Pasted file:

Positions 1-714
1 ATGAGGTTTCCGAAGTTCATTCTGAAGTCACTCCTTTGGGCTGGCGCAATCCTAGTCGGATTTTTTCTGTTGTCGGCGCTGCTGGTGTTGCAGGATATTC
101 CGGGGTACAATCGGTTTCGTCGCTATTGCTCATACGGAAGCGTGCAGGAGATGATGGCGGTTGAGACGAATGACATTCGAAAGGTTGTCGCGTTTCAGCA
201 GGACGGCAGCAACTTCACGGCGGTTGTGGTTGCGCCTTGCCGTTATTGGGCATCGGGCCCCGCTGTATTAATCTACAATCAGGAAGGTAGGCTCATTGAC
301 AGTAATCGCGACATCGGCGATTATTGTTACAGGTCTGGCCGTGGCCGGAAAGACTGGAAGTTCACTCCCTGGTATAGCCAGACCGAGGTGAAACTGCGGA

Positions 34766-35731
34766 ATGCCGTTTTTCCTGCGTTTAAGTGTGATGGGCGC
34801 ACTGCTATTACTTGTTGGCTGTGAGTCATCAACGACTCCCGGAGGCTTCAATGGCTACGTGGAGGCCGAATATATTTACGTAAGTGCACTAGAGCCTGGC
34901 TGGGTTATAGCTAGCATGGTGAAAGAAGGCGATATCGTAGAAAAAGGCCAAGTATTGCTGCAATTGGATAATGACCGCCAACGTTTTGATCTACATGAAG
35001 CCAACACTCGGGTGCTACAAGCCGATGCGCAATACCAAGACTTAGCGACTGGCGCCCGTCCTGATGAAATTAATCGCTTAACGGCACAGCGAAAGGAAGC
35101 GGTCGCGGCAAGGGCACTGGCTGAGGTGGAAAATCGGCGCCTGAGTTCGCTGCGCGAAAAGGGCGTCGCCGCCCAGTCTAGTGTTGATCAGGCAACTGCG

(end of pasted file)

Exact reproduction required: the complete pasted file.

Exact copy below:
Positions 1-714
1 ATGAGGTTTCCGAAGTTCATTCTGAAGTCACTCCTTTGGGCTGGCGCAATCCTAGTCGGATTTTTTCTGTTGTCGGCGCTGCTGGTGTTGCAGGATATTC
101 CGGGGTACAATCGGTTTCGTCGCTATTGCTCATACGGAAGCGTGCAGGAGATGATGGCGGTTGAGACGAATGACATTCGAAAGGTTGTCGCGTTTCAGCA
201 GGACGGCAGCAACTTCACGGCGGTTGTGGTTGCGCCTTGCCGTTATTGGGCATCGGGCCCCGCTGTATTAATCTACAATCAGGAAGGTAGGCTCATTGAC
301 AGTAATCGCGACATCGGCGATTATTGTTACAGGTCTGGCCGTGGCCGGAAAGACTGGAAGTTCACTCCCTGGTATAGCCAGACCGAGGTGAAACTGCGGA

Positions 34766-35731
34766 ATGCCGTTTTTCCTGCGTTTAAGTGTGATGGGCGC
34801 ACTGCTATTACTTGTTGGCTGTGAGTCATCAACGACTCCCGGAGGCTTCAATGGCTACGTGGAGGCCGAATATATTTACGTAAGTGCACTAGAGCCTGGC
34901 TGGGTTATAGCTAGCATGGTGAAAGAAGGCGATATCGTAGAAAAAGGCCAAGTATTGCTGCAATTGGATAATGACCGCCAACGTTTTGATCTACATGAAG
35001 CCAACACTCGGGTGCTACAAGCCGATGCGCAATACCAAGACTTAGCGACTGGCGCCCGTCCTGATGAAATTAATCGCTTAACGGCACAGCGAAAGGAAGC
35101 GGTCGCGGCAAGGGCACTGGCTGAGGTGGAAAATCGGCGCCTGAGTTCGCTGCGCGAAAAGGGCGTCGCCGCCCAGTCTAGTGTTGATCAGGCAACTGCG